In the early 1950s, he established D&M Metal Specialties Inc. in Bladensburg. He specialized in sheet metal duct work for heating and air conditioning systems. He retired in the 1970s and moved from College Park to Johnsville.
Mr. Miller was a former chairman of the apprenticeship committee of Sheet Metal Local 102.
Survivors include his wife of 56 years, Virginia Long Miller of Johnsville; two daughters, Sandra C. Elswick of Woodsboro, Md., and Karen L. Sindt of Fulton; two granddaughters; and five great-grandchildren.
Isobel A. Klingenhagen
Isobel A. Klingenhagen, 73, a former American Red Cross volunteer who for a couple of years until the early 1970s taught art classes in an Arlington studio, died of a heart attack June 25 at her home in Falls Church.
Mrs. Klingenhagen, a native of Fayetteville, N.C., attended Duke University and as a young woman worked as a secretary for the Chamber of Commerce in Fayettteville.
She accompanied her husband, retired Army Maj. Gen. John L. Klingenhagen, on his military assignments in the United States, Germany and Vietnam. In Vietnam during the war there, she did volunteer work with the American Red Cross Grey Ladies.
They lived in Alexandria off and on for 15 years before retiring to the Washington area in 1974. They moved to Virginia Beach in 1988 but returned to the Washington area last month.
In addition to her husband, of Falls Church, survivors include three children, John L. Klingenhagen Jr. of Falls Church, Karen J. German of Virginia Beach and Janice F. Gores of Douglasville, Ga.; and four grandchildren.
Albert E. Peterson
Public Relations Specialist
Albert E. Peterson, 81, who retired in 1993 after 20 years as a public relations specialist for the American Association of Retired Persons, died June 30 at the Lisner Louise Dickson Hurt Home in Washington after a stroke.
Mr. Peterson, a longtime District resident, had lived at the nursing home for the last month.
Before joining AARP in the early 1970s, he worked in Puerto Rico as a corporate relations director for ITT Industries Inc. Earlier, he worked for an international public relations firm in New York City and was a freelance writer and photographer.
He was a native of Illinois and a graduate of the University of Illinois. He studied at the State Department's Foreign Service Institute and received a master's degree in business and public relations from American University.
During World War II, he served in the Navy as a hot-air balloon and blimp pilot in its Lighter Than Air operation on submarine and convoy patrol.
From 1948 to 1955, he worked for the U.S. Information Agency as chief of information for the U.S. Mission in Berlin, as press attache in Cairo and as regional information head in Germany.
He also wrote, narrated and acted in U.S. government and corporate films and sang with several choral and barbershop groups.
Survivors include his wife of 35 years, Hattie Peterson of Washington.
Paul Vincent Curtis
Paul Vincent Curtis, 58, an aircraft pilot for the last 35 years, died of cancer July 10 at the Hospice of Northern Virginia.
Mr. Curtis was born in Alexandria and lived there for most of his life. Recently he moved to Herndon.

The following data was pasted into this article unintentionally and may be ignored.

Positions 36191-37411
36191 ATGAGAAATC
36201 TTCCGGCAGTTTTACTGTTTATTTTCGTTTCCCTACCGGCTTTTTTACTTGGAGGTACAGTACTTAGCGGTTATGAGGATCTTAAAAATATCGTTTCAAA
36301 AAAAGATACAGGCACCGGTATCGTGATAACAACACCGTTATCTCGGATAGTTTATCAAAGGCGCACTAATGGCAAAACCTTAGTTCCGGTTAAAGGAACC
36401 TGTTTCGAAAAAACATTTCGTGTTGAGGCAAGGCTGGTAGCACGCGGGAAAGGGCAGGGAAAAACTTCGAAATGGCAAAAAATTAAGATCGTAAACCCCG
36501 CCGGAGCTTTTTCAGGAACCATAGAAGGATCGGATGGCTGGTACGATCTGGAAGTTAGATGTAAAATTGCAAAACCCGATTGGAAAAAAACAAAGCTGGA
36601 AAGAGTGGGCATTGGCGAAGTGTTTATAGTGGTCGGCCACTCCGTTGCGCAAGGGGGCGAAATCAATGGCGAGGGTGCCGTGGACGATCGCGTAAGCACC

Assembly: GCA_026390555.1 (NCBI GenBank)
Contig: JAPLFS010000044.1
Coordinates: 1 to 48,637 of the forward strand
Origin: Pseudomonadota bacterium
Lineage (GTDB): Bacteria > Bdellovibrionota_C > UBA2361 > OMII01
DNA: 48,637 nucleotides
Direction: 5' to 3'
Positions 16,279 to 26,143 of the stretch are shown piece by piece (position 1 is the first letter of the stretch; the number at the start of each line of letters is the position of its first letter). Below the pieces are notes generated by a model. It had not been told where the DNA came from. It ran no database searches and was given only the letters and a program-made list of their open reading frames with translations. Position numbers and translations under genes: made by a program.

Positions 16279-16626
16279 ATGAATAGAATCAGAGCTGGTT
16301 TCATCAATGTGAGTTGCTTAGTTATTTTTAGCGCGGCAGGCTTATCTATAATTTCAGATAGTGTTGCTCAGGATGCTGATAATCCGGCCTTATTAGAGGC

He graduated from Groveton High School and attended Shepherd College and George Mason University. In the early 1960s, he served in the Army in a Special Forces unit.
As a pilot, he had flown aircraft for Mobil Corp., Malcolm Forbes, the Carpenters singing duo, various politicians and entertainers, and, most recently, the International Association of Machinists and Aerospace Workers. In the 1980s, he lived in Greece for two years as a pilot for Basil Inc.
Mr. Curtis also was owner and president of Brite Lite Gas Specialty Shop in Old Town Alexandria, a lighting fixture shop.
He was a member of the Eagles and the Old Dominion Boat Club.
Survivors include his companion, Marlene Gajan of Herndon; and his mother, Annacarmen Curtis, and a brother, Kim Ambrose Curtis, both of Alexandria.
Catherine Marie Kellogg
Catherine Marie Kellogg, 72, a Washington area native who retired in 1994 after 25 years as a Navy Department budget analyst, died of a pulmonary disorder July 10 at Johns Hopkins Hospital.
In Laurel, where she lived, Mrs. Kellogg volunteered at the Elizabeth House Soup Kitchen and Greater Laurel Hospital. She also did volunteer work at the Bodkin Elementary School library in Pasadena.
She was a Eucharistic minister at St. Nicholas Catholic Church in Laurel, where she also served on the Parish Council, sang in choirs and helped prepare meals for the So Others May Eat program.
Mrs. Kellogg was born in Washington and raised in Brentwood.
Her husband, Philip Kellogg Jr., died in 1981.
Survivors include seven children, Philip Kellogg III of Myersville, Md., Richard Kellogg of Laurel, Joyce Popp of Greensboro, N.C., Bonnie Steele of Crofton, Stephen Kellogg of Columbia, James Kellogg of Laurel and Catherine Dent of Bowie; a sister; 15 grandchildren; and a great-grandson.
Richard Bryan 'Dick' Clark
Richard Bryan "Dick" Clark, 54, a systems engineer with TRW Inc. and a past president of the Burke Singles, a social organization, died of cancer July 11 at his home in West Springfield.
Mr. Clark was born in Chicago. He graduated from Blackburn College in Carlinville, Ill., and received a master's degree in business administration at Northwestern University. In the 1960s, he served four years in the Navy and was stationed in Sicily and Greece.
He worked for Allis Chalmers Corp. in Milwaukee and Florida Power Co. in Crystal River, Fla., before moving to the Washington area in 1985. He was a systems engineer with Lockheed Martin Corp. before joining TRW.
Mr. Clark's marriage to Sharon Clark ended in divorce.
Survivors include his wife, Beth Claudia Clark of West Springfield; three children from his first marriage, Kimberly Ann Adams and Rachel Leigh Hunter, both of Appleton, Wis., and Richard Carter Clark of Wichita; his mother, Helen Clark of Bruce Crossing, Mich.; a brother; and six grandchildren.